Rogue cell towers discovered in Washington, D.C. | CSO Online

A simple drive with a CryptoPhone reveals fifteen new rogue sites, by Steve Ragan

Towards the end of July, ESD America, the makers of the ultra-secure CryptoPhone, said that their engineers and customers had discovered more than a dozen rogue cell towers (also known as interceptors or IMSI catchers) around the U.S.

New information shows that the discovered towers might only represent a small fraction of the whole, and what’s been discovered doesn’t account for the mobile base stations that are only active on a limited basis.

Interceptors are a huge risk if used by a malicious actor. That’s because once a device connects to them, the interceptor’s operator can perform a number of tasks, including eavesdrop on calls or text messages, or in some cases push data (spyware for example) to the device. This is why they’re only supposed to be used by law enforcement or the government.

However, that doesn’t mean that the government or law enforcement haven’t found themselves in the hot seat for abusing an interceptor’s functionality. The potential for abuse and wide availability of the technology, including home-grown versions that work just as well as their commercial counterparts, means that the existence of unknown interceptors are a major concern. Continue reading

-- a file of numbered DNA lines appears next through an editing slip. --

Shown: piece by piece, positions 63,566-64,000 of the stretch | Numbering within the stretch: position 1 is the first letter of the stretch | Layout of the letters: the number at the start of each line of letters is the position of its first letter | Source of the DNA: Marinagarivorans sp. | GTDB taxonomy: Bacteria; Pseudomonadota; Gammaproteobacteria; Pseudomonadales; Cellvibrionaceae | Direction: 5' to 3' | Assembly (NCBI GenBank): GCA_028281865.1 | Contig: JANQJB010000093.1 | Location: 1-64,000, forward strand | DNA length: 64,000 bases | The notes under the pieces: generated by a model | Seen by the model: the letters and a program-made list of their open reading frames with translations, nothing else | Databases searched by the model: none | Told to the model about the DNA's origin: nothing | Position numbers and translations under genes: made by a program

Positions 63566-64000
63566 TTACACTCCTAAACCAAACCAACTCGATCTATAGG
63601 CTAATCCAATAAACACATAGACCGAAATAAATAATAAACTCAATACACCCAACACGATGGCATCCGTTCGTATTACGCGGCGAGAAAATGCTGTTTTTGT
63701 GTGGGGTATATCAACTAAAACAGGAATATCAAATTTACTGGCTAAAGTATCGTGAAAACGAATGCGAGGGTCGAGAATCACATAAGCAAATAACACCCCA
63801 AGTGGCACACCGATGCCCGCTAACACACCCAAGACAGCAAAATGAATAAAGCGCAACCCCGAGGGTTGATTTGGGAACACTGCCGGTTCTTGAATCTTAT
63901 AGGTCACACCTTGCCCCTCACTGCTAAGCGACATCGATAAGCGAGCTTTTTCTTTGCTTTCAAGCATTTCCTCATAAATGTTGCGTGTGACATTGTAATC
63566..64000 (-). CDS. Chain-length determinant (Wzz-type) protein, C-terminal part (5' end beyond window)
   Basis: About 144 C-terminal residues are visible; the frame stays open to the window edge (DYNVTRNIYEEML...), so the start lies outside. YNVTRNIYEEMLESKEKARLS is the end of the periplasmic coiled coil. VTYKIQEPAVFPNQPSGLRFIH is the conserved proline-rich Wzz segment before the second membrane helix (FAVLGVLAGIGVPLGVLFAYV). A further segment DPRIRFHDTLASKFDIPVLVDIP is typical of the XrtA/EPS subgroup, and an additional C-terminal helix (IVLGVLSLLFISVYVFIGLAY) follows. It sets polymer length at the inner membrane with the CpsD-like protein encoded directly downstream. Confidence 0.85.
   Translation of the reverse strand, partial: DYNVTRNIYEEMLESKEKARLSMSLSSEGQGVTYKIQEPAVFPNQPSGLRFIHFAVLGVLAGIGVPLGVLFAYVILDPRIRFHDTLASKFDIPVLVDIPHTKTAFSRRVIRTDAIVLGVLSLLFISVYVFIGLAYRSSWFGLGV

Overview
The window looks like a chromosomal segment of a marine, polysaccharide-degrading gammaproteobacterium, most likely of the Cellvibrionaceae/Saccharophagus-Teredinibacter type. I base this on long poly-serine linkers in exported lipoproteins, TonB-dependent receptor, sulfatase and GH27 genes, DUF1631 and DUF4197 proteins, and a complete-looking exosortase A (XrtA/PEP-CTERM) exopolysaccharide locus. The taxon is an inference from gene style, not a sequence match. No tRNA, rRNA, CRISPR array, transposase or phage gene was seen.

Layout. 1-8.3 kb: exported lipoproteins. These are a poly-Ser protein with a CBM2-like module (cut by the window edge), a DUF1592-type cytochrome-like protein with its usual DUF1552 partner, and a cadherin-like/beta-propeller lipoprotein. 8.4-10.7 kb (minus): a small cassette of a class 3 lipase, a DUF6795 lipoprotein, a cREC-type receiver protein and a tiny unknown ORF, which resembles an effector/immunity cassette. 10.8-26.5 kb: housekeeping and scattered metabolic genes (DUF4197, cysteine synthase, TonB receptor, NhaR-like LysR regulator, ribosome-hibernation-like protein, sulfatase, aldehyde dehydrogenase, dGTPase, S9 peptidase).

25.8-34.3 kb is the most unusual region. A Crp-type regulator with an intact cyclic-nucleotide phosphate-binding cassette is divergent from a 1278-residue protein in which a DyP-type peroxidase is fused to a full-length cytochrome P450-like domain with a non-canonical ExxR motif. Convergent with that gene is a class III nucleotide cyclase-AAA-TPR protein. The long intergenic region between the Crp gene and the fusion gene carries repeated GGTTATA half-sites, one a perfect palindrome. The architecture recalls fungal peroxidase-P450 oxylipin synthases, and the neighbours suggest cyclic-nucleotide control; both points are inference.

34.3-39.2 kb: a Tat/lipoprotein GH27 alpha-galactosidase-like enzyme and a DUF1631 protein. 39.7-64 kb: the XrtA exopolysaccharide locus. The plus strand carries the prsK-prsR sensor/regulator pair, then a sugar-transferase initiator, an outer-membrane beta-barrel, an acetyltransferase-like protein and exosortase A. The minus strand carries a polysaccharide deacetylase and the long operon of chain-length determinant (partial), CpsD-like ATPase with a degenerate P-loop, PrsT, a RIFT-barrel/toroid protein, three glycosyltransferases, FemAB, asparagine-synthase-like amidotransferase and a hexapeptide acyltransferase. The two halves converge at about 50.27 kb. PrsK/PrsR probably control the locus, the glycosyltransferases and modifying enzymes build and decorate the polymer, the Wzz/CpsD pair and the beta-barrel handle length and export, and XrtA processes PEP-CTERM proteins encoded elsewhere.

Your Cellphone Is Spying on You: How the surveillance state co-opted personal technology | Reason.com

…There are 331 million cellphone subscriptions—about 20 million more than there are residents—in the United States. Nearly 90 percent of adult Americans carry at least one phone. The phones communicate via a nationwide network of nearly 300,000 cell towers and 600,000 micro sites, which perform the same function as towers. When they are turned on, they ping these nodes once every seven seconds or so, registering their locations, usually within a radius of 150 feet. By 2018 new Federal Communications Commission regulations will require that cellphone location information be even more precise: within 50 feet. Newer cellphones also are equipped with GPS technology, which uses satellites to locate the user more precisely than tower signals can. Cellphone companies retain location data for at least a year. AT&T has information going all the way back to 2008. Continue reading

ACLU: Most police track phones’ locations without warrants – CNN.com

…. the American Civil Liberties Union shows that phone location tracking has also become a surprisingly common tool of law-enforcement investigations — with, but often without, a warrant.The ACLU recently obtained records from over 200 police departments and other law enforcement agencies around the U.S. They found that “virtually all” of these agencies track the location of cell phones with data supplied by wireless carriers… via ACLU: Most police track phones’ locations without warrants – CNN.com.